New Roads School students and amateur entomologists Will Pulier, Craig Barrett, and Justin An made an important discovery on their Santa Monica campus in early October.
The 10th grade students found a large bee crawling around on campus, collected it in a cup and brought it to their biology teacher, Eric Cleveland.
Together, they identified the insect as a Carpenter Bee of the genus Xylocopa – nothing unusual there.
Upon closer examination to determine the gender of the bee, the teacher and students discovered that they had found a very rare form of the insect, a mosiac gynandromorphy.
Cleveland said during the development of the insect egg, there is a mistake separation of male chromosomes from female.
“Consequently, the left side of the bee has the yellow look of the male while the right side is black, a characteristic of the female of the species,” Cleveland said.
Cleveland immediately contacted the Los Angeles County Natural History Museum to tell them of the students’ discovery.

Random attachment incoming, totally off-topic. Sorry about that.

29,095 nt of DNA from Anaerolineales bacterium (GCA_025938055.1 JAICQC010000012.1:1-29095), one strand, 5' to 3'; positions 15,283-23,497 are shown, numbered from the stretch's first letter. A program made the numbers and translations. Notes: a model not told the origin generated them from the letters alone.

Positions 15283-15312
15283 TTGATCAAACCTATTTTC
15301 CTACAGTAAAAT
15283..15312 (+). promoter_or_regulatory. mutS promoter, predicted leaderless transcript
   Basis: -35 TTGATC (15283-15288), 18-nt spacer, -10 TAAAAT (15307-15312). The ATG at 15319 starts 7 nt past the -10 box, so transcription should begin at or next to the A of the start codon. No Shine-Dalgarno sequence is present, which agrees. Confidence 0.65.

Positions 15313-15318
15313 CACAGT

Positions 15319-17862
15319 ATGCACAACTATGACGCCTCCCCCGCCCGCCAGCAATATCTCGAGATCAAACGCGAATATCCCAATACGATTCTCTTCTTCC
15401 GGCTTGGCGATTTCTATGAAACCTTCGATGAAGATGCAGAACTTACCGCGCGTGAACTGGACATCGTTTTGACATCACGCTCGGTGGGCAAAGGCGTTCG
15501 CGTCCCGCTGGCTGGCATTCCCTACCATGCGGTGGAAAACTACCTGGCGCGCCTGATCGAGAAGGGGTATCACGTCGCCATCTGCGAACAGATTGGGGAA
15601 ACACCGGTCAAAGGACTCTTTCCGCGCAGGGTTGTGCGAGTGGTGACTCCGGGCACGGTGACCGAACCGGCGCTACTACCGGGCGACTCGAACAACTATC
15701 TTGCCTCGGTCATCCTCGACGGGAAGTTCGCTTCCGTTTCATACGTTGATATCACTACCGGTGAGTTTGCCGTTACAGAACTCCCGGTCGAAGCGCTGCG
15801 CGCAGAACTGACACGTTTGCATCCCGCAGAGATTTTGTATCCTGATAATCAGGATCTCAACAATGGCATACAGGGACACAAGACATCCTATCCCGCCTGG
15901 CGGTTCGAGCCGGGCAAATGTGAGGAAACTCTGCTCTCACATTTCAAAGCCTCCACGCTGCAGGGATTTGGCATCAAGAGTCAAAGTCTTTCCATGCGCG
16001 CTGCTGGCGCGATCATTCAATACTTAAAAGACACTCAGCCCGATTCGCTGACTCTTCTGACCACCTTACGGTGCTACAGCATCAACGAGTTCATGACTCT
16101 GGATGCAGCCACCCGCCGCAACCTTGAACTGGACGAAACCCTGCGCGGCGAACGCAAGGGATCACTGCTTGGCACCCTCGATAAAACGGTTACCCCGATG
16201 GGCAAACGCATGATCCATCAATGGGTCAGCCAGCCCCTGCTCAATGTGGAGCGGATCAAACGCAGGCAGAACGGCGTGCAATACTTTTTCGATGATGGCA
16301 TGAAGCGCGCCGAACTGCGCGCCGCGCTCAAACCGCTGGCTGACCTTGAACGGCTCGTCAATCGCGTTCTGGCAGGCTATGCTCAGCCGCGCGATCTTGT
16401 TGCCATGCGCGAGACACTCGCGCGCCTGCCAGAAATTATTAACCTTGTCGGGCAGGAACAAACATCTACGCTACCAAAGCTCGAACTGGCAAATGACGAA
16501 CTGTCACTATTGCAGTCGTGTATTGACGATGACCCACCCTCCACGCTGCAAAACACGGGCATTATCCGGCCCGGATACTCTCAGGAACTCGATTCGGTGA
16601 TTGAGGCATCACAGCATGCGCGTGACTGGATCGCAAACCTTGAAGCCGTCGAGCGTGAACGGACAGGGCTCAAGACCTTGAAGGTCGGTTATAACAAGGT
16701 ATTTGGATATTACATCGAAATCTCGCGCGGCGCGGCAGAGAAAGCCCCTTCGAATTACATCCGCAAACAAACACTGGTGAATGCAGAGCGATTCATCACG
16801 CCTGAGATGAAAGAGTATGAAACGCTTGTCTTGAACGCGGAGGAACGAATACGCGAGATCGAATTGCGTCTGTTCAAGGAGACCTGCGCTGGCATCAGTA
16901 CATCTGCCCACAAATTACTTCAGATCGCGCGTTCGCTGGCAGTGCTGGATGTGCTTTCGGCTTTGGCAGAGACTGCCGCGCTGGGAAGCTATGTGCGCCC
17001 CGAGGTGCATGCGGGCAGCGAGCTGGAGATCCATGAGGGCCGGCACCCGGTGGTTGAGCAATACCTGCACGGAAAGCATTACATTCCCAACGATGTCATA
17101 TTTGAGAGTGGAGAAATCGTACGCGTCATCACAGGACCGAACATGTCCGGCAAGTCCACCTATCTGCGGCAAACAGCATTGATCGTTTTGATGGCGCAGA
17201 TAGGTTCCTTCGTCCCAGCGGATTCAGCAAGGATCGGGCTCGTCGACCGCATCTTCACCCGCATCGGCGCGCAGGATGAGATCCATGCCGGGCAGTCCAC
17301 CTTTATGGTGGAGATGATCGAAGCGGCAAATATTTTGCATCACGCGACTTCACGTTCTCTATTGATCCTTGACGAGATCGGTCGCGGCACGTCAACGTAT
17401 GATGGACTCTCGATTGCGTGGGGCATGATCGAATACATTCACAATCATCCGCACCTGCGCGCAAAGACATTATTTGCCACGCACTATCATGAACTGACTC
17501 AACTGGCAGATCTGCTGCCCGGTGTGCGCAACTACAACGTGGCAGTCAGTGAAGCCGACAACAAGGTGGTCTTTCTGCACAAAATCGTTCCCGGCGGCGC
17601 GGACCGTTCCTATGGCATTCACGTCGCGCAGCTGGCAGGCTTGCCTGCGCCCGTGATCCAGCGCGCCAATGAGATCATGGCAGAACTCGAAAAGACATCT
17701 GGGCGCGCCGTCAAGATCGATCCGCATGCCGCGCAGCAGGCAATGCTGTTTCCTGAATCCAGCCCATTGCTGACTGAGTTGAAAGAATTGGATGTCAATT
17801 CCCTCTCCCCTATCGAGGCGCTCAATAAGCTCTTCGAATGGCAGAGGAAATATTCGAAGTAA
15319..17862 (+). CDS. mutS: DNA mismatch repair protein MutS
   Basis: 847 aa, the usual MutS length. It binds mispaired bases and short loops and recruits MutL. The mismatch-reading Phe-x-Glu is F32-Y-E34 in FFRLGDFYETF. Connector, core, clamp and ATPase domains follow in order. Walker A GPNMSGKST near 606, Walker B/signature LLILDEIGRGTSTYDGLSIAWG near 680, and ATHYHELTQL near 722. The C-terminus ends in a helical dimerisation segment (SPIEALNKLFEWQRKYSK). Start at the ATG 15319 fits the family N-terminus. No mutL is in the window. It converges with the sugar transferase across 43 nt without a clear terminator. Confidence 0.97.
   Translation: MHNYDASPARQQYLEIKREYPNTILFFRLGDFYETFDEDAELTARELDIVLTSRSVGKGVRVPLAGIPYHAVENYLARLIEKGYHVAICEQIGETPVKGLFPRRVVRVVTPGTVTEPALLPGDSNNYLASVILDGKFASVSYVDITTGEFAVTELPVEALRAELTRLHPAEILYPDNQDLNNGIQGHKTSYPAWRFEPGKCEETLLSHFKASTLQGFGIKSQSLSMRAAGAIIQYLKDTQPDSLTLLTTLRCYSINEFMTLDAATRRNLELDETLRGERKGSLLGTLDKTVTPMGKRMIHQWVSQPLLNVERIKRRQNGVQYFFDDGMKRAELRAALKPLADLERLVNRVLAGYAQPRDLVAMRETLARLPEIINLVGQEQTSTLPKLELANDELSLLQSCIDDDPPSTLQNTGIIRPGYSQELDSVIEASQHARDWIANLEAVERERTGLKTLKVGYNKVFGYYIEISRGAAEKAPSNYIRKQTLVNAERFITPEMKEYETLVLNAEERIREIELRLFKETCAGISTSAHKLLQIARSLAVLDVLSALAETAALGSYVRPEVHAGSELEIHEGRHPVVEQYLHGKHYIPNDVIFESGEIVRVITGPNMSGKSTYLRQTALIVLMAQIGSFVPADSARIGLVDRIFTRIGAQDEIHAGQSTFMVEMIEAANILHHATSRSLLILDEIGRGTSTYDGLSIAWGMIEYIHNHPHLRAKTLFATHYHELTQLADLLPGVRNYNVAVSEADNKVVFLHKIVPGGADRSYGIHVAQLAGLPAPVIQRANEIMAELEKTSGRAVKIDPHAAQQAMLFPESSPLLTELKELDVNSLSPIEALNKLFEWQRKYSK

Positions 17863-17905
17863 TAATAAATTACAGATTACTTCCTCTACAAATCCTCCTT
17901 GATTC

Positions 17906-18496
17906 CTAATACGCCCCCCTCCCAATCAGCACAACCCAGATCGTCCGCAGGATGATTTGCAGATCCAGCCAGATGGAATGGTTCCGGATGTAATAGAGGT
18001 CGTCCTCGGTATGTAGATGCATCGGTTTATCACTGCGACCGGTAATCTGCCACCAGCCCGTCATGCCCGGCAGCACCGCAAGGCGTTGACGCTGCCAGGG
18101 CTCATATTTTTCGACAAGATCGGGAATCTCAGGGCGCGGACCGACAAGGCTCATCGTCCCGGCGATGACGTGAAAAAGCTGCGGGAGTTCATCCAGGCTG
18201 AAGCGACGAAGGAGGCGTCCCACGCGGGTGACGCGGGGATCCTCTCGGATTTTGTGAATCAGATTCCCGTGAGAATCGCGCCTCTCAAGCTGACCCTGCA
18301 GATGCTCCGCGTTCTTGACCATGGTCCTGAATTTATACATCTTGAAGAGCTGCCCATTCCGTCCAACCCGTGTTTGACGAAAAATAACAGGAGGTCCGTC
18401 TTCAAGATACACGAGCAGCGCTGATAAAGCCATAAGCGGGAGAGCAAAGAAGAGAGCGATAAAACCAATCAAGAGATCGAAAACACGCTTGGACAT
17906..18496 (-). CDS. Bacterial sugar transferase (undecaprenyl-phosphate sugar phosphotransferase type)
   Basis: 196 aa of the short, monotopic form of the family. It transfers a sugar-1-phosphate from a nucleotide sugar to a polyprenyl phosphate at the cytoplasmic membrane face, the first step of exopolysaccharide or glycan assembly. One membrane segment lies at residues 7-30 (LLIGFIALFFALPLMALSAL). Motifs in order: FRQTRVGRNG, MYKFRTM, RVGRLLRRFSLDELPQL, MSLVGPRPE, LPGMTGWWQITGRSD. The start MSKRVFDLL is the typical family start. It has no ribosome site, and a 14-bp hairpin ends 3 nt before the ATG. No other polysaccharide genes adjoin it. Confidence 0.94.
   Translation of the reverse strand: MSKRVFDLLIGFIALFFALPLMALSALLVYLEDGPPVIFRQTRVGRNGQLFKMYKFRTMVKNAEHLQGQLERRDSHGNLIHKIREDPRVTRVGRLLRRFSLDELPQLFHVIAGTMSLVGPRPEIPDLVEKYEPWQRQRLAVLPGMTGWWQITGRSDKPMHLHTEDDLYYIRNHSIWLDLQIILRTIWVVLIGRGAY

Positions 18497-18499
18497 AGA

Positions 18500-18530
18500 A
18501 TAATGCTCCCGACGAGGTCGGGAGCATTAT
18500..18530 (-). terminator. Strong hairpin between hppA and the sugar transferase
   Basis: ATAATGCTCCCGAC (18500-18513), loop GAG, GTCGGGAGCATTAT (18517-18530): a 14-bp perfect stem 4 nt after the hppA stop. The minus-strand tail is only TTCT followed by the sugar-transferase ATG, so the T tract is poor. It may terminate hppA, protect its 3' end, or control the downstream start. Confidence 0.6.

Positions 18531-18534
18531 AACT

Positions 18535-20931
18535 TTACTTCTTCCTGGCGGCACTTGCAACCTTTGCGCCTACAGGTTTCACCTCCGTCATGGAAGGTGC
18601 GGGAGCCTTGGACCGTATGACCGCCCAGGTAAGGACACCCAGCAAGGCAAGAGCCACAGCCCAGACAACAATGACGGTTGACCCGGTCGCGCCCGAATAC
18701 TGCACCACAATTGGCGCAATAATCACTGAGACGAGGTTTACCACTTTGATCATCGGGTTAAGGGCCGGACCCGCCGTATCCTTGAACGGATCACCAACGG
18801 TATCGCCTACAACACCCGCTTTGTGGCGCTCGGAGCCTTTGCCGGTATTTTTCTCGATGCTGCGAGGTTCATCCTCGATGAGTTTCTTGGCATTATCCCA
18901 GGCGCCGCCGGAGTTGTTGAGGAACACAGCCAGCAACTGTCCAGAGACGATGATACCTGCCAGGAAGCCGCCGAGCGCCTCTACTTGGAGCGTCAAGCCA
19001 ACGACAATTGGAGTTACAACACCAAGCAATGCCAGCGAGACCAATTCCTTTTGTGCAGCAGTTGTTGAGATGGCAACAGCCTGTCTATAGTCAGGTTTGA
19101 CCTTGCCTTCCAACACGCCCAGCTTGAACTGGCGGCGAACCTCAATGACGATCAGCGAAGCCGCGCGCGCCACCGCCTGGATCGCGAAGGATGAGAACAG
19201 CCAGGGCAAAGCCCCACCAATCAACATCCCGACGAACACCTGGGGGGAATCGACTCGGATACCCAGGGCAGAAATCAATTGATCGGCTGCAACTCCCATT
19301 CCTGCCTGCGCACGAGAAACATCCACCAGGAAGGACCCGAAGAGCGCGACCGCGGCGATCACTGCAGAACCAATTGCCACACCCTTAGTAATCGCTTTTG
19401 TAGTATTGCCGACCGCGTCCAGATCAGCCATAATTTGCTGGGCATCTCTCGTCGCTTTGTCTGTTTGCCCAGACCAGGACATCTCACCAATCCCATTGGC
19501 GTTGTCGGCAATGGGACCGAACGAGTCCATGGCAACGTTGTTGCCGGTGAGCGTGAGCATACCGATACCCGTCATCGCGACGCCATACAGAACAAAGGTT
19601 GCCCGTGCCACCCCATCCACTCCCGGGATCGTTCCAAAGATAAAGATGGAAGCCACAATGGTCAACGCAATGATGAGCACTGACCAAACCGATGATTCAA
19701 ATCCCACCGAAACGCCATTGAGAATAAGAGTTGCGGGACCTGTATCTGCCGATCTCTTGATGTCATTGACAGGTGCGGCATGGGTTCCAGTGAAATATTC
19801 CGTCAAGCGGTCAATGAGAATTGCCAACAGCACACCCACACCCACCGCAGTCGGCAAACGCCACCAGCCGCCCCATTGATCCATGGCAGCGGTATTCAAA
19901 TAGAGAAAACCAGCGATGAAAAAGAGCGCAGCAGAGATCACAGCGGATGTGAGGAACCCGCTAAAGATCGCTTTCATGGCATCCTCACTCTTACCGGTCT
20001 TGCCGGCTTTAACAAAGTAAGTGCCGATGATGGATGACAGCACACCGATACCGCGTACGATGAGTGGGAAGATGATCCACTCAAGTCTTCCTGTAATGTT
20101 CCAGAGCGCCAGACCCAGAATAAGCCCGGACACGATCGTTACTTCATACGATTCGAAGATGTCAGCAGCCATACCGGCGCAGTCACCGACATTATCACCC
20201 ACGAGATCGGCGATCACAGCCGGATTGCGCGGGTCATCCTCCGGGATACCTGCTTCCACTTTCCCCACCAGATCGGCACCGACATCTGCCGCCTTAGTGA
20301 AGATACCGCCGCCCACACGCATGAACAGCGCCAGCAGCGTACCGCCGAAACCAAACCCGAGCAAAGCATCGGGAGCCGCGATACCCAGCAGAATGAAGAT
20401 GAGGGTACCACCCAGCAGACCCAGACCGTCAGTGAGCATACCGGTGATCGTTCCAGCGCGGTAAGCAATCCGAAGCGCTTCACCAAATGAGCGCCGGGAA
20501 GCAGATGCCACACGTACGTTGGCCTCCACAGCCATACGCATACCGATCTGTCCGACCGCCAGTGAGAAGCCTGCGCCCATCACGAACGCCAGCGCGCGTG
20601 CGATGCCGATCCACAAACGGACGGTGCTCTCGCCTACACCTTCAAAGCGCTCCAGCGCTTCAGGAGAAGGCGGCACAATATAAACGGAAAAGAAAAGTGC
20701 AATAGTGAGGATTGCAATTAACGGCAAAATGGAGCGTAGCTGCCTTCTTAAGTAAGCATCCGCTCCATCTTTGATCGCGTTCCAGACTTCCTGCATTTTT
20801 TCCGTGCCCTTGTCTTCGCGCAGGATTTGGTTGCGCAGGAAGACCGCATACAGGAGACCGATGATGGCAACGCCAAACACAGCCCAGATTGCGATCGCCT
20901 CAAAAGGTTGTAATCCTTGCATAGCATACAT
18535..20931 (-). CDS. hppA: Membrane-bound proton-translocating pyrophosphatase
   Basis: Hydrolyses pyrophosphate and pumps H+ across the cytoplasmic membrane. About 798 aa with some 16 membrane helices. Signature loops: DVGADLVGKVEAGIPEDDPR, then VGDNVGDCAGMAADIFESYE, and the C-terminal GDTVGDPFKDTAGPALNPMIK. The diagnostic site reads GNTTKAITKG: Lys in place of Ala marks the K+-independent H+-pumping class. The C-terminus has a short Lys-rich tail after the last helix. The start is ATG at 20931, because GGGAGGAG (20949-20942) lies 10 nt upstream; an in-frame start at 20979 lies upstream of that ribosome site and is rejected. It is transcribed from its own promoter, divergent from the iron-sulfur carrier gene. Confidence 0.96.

Dr. Brian Brown, Head Curator of the Entomology Collection, was extremely interested in the find and collected the rare bee to verify it is indeed a mosaic gynandromorphy.
The “New Roads Bee” is now a member of the Natural History Museum’s permanent gynandromorphy collection, letting insect enthusiasts and scholars alike witness firsthand one of nature’s most unusual insect variants.
Acclaimed actress Isabella Rossellini even discussed the New Roads Bee in a recent presentation at the Natural History Museum about gender oddities in the natural world.
Student scientists Justin, Will, and Craig are now dedicated bug hunting enthusiasts.
Will says, “Making a scientific discovery is much more exciting than just reading about biology in a book. Experiencing something firsthand and feeling like I found something unique makes me want to learn more.”